I’ve been wondering if I’m suffering from manic depression. In the same heartbeat I can feel both the ecstasy of excitement and incomprehensible joy and the agony of desperation and anxiety. The two feelings are so powerful it feels like my ribcage will crack, splitting into two, and tearing my heart apart with flying remnants of its bloodied muscle.
I’ve been thinking about calling my old therapist and asking her what this means, why my ying and my yang seem to be hurtling towards each other at a dizzying speed. But I won’t. The fear of being called back into her office and signed up for another round of soul-bearing, tear-stained sessions won’t permit me. It’s not that therapy doesn’t work, it really does, and it really has worked for me in the past, but it’s that I am mentally exhausted at the thought of going see her once a week on a Friday morning. It’s too much to think about right now.
Life is…good? Sometimes. A lot of the time, I think, yes. Work is going well. Some exciting developments are afoot with Young Motherhood, I’m writing more than I have done previously and I feel like I’m getting better and better at everything each day. I’m getting those morsels of validation and feedback that a more insecure version of myself craved/craves, and unbeknownst to me, somebody somewhere wants me to be a performance poet because after years of silence people are flinging opportunities my way and some of it actually pays. I have so much to be thankful and excited about.
–And so much to be sad about too. I won’t divulge the details of the undercurrent of melancholy that tugs at my soul each day, and not for the sake of maintaining a fragile veneer of glad rags and good times, but because I do not wish to invite pity. That’s one reason I find it hard to answer the “how are you?” question honestly. I would love some empathy, but sympathy and pity seem to be the only thing on offer, and both make my skin crawl.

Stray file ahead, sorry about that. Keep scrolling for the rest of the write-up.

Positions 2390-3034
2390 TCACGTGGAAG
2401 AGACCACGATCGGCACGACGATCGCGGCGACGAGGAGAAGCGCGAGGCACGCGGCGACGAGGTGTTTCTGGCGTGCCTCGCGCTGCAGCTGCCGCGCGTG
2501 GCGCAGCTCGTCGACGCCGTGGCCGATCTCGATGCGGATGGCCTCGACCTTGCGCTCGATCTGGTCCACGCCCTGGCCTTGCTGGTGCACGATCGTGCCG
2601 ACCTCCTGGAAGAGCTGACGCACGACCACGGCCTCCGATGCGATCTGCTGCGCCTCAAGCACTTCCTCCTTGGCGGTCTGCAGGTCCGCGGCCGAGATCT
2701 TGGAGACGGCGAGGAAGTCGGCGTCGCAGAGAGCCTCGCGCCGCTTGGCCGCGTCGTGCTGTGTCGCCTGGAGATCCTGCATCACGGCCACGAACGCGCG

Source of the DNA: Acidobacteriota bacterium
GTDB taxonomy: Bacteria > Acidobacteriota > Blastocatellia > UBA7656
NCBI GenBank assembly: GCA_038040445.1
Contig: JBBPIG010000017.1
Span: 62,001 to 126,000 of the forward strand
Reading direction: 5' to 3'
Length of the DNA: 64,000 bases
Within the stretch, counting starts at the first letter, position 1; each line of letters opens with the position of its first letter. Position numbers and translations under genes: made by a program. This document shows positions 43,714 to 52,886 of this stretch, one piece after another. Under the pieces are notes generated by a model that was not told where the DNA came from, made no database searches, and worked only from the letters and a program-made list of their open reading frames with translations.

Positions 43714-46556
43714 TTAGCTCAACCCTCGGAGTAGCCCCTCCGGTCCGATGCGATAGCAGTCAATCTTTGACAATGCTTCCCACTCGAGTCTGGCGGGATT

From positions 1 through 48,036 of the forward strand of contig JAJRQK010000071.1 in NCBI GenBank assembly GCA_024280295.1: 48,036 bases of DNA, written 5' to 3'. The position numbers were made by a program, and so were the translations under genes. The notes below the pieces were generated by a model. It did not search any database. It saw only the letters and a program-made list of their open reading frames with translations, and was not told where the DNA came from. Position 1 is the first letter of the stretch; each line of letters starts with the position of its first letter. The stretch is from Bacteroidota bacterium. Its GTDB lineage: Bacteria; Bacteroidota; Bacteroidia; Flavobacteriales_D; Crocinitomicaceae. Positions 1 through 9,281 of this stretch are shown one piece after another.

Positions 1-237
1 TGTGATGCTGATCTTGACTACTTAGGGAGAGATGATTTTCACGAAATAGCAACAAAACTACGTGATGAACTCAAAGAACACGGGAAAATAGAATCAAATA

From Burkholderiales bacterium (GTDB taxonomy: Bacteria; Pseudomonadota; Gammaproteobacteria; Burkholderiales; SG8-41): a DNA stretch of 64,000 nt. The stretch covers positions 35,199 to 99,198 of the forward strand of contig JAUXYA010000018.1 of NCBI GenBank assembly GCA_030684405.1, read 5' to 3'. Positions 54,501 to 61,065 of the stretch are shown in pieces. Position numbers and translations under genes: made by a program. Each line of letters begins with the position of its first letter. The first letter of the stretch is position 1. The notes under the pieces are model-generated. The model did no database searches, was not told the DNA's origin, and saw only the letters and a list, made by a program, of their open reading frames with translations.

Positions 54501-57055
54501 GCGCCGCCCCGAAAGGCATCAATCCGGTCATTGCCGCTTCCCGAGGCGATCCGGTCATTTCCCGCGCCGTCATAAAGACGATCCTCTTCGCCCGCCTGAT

I read one of my favourite stories in the Bible this morning, it was the story of the Hebrew heroine Deborah (Judges 4-5). She was a leader, a judge, a prophetess and a warrior, she talked a good game and had the actions to back it. She not only encouraged Barak, the leader of the Israelite army, but when he asked her to ride out with him she said “I surely will.”
Will you ride out with me?
“I surely will.”
I wish you would.
I am weary. Being sad is tiresome, it weighs down your bones. I don’t have the energy to react to all the good news in the way I wish I could – the way I know I should – and instead I let it wash over me like a sick and shivering invalid allows a nurse to gently bath their skin: providing momentary relief from the feverish sweat that coats their body.
And when it all gets too much, I type this confessional out piously, ready to post anonymously in a world with too much noise, commotion and distraction. Why? Why should you care dear reader? You have your own your own problems that you would probably tell me about, if I stopped listening to the inward clamour of conflicting humanity for just a second. I don’t know why, faceless friend, I don’t know why. I guess what I’m trying to say is: I’m alive. This life hasn’t killed me yet.